In case you weren’t aware of it, many of all video games now have a rating system.  In the United States, the video game rating system is provided by the ESRB (Entertainment Software Rating Board).  This board is not made up of gamers, but they are a group that reads the release of all games and it is the video game publishers responsibility to disclose any and all types of material to determine the proper rating for video games.  This rating system was implemented back in 1994, shortly after some controversial video games like Mortal Kombat (which showed a graphic image of a head being ripped off a man’s body, followed by blood spewing from the neck) along with several other games.  While Mortal Kombat at the time was initially an arcade coin operated game (later ported to the console), games like this started surfacing and some parents starting becoming concerned of what their children were playing.  Nintendo, for the longest time, would not license any games with excessive violence, blood, gore, smoking, drugs or sex until a rating system was officially in place.

While these rating systems have been around for almost 20 years, there are still parents out there purchasing games which I feel are not appropriate for younger children.  While I have no control for those parents that don’t care what their children do or play, this will be just a few personal tips that I can provide to help those parents who need a better understanding of what is an appropriate game for their children to play.  I feel most parents get painted in the corner by their children, “well Johnny’s parents bought him this game.”  While the parent’s think, “well, if Johnny’s parents did it, then it must be okay.”

Easy tips for parents who have very limited knowledge about video games.

Use the rating system printed on the box

It is very similar to movie and music warnings.  It is fairly obvious, E for Everyone, T for Teen (13+), M for Mature (17+) and AO for Adults Only (18+).  If you look on the back, it will go into detail to exactly what your kids will be likely exposed to.  The video game publishers and ESRB are very good at giving a detail of what content is in the box. It is very rare that I found a game that was misprinted.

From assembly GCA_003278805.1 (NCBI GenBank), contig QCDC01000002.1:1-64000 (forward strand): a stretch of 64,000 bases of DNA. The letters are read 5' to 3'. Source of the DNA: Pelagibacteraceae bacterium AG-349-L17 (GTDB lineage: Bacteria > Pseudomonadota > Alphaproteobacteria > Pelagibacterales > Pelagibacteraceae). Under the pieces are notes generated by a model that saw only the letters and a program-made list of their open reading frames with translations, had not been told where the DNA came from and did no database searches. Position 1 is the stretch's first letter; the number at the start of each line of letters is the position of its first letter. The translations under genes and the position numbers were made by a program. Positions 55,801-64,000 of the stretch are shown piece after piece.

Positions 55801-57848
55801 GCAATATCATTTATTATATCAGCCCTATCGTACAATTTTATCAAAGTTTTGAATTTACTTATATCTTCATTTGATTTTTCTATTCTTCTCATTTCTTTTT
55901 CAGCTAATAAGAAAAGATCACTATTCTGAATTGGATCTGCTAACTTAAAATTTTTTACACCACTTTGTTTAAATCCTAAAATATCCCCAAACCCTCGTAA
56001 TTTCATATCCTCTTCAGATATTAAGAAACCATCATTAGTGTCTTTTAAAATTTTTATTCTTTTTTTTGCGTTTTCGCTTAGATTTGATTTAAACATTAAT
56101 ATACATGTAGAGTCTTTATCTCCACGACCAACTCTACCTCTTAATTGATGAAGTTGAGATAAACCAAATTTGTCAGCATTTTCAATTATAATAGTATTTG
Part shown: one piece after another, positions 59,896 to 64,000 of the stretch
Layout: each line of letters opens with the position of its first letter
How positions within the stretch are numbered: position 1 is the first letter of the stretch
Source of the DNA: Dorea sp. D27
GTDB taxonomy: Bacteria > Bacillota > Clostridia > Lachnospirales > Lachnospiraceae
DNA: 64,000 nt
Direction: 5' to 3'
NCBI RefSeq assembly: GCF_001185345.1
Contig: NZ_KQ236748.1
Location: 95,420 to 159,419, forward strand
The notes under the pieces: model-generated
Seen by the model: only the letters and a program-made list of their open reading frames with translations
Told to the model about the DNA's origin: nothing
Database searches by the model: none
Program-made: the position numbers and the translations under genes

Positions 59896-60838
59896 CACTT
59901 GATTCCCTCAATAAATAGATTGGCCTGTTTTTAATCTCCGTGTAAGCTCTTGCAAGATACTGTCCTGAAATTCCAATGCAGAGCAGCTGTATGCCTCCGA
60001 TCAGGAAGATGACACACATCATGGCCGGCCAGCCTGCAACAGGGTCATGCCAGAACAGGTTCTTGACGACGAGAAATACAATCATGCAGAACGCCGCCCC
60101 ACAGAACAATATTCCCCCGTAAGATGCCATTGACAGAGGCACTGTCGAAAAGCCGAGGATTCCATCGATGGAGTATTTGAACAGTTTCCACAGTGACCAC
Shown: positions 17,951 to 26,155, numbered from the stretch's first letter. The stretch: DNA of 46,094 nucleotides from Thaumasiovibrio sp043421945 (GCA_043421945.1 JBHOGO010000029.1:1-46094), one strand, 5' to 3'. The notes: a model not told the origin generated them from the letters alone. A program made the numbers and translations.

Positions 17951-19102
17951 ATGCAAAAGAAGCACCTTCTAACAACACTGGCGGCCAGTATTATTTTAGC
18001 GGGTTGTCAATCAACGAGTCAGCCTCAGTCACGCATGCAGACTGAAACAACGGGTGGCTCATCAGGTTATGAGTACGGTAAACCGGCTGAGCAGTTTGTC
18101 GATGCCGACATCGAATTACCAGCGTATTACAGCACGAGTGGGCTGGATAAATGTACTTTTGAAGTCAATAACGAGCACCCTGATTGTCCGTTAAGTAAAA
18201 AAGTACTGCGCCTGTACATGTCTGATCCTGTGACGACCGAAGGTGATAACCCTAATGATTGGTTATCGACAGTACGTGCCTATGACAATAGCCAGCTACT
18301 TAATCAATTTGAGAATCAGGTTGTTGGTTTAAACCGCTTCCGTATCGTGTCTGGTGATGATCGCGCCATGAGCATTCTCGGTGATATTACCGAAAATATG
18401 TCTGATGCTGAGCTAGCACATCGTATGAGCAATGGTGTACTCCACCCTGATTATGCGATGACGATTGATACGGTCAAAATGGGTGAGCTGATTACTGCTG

Use the rating system web site
You can also visit their website (http://www.esrb.org/), if you want to look up the game before you make a trip to the store.


Online Gameplay
Many video games now provide an online service with the ability to play the games with other people.  Most online services are not rated by the ESRB, but are written into the online service provider’s End User Policy and Service Agreement.  Most of these services, like Playstation Network, XBox Live or MMORPG like World of Warcraft require the gamer to be at least 13 years of age and have a parents consent.  Be aware that your children have and will be exposed to other older children and/or adults playing these very same games.  They will be exposed to unmoderated voice and text conversations and there is a good chance they will hear content not suitable for their age.  Some of these services give some ability to limiting who they may chat with and how, but these settings are too complicated to configure if you aren’t well versed in understanding the system settings.  It is best to just avoid your children communicating unless you know they are just having one-on-one conversations.  Most of the console systems that do not have a microphone attachment, the conversations from the online players could be played from the television speakers, by default.